If you were researching whether there are different parenting styles between unmarried Asian, Caucasian, African American, and Hispanic women, then a delimitation of your study would be the inclusion of only participants with those demographics and the exclusion of participants from other demographics such as men, married women, and all other ethnicities of single women (inclusion and exclusion criteria). A further delimitation might be that you only included closed-ended Likert scale responses in the survey, rather than including additional open-ended responses, which might make some people more willing to take and complete your survey. Remember that delimitations are not good or bad. They are simply a detailed description of the scope of interest for your study as it relates to the research design. Don’t forget to describe the philosophical framework you used throughout your study, which also delimits your study.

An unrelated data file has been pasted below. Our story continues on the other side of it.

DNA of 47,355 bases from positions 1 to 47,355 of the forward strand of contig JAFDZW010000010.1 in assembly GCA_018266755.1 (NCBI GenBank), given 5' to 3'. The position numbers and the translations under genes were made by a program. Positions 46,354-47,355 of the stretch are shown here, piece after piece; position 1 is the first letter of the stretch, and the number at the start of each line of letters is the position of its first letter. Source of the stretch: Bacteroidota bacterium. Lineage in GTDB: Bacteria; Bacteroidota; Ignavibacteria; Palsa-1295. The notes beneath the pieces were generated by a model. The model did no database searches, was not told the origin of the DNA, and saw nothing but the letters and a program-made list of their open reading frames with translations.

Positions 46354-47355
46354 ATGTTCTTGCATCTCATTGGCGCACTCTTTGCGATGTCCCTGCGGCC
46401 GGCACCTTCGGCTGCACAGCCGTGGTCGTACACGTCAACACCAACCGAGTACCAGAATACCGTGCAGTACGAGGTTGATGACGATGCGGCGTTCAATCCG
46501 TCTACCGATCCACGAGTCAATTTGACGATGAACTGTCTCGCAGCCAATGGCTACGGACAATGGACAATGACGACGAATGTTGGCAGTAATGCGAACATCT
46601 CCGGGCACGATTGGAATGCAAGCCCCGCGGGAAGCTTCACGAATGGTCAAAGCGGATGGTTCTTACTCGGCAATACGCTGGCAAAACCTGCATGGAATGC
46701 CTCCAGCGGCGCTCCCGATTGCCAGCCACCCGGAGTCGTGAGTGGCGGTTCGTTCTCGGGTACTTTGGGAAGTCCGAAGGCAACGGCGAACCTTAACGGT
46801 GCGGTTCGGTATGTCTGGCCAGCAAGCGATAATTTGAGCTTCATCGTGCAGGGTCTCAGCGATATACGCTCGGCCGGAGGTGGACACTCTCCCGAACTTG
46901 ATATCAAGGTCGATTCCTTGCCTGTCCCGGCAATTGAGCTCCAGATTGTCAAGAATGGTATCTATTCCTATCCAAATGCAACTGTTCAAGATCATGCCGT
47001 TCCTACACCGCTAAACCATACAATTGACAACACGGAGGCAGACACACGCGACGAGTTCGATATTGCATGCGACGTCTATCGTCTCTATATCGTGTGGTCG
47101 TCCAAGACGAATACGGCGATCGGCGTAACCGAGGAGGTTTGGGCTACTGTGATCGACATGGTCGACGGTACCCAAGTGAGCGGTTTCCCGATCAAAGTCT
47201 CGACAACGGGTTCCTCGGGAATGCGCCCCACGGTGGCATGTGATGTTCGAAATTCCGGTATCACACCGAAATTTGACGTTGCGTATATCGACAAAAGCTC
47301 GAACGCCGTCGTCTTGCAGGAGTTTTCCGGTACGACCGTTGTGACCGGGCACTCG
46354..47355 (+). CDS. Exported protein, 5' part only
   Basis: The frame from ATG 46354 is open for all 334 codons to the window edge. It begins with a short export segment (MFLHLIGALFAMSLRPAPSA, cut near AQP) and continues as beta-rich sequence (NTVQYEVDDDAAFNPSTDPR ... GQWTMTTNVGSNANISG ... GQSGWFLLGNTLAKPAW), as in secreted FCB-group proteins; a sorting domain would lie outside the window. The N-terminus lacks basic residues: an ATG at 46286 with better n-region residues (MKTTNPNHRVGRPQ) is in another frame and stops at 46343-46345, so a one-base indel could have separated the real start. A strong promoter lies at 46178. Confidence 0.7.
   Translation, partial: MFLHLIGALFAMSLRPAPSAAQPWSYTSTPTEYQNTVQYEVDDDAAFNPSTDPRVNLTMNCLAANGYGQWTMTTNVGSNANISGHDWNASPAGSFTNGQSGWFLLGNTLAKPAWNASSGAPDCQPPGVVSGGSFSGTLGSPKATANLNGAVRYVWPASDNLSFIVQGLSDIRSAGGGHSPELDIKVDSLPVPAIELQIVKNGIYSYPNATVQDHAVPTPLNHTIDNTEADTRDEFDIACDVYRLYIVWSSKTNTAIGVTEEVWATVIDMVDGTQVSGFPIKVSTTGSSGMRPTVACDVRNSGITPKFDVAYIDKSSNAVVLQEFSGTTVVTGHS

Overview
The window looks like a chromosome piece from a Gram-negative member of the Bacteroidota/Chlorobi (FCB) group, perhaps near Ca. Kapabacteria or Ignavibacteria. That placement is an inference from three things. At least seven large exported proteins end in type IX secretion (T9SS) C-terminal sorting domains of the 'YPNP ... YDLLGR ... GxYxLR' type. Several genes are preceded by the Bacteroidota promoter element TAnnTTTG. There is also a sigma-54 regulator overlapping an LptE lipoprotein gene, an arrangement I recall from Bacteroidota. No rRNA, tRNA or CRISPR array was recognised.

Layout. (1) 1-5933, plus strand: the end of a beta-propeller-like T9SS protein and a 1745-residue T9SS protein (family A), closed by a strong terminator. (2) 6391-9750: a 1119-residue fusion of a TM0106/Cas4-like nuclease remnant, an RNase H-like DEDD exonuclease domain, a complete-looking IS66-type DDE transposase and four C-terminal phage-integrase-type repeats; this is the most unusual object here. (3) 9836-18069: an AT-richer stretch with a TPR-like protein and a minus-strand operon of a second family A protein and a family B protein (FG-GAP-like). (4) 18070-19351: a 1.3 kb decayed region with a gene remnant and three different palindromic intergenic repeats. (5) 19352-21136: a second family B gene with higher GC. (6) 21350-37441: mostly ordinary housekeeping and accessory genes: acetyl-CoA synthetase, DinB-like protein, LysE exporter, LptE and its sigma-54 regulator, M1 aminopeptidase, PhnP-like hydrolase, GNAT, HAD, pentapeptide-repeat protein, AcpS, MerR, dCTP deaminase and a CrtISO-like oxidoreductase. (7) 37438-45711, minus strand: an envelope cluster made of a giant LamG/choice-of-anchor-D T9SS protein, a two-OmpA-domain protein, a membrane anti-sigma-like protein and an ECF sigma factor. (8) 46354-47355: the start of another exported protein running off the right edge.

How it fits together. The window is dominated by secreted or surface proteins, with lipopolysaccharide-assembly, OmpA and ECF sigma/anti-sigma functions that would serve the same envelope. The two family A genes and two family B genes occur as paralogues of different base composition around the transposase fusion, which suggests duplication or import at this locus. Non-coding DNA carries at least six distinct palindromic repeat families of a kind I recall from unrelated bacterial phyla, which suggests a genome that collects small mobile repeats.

Limitations of a dissertation are potential weaknesses in your study that are mostly out of your control, given limited funding, choice of research design, statistical model constraints, or other factors. In addition, a limitation is a restriction on your study that cannot be reasonably dismissed and can affect your design and results. Do not worry about limitations because limitations affect virtually all research projects, as well as most things in life. Even when you are going to your favorite restaurant, you are limited by the menu choices.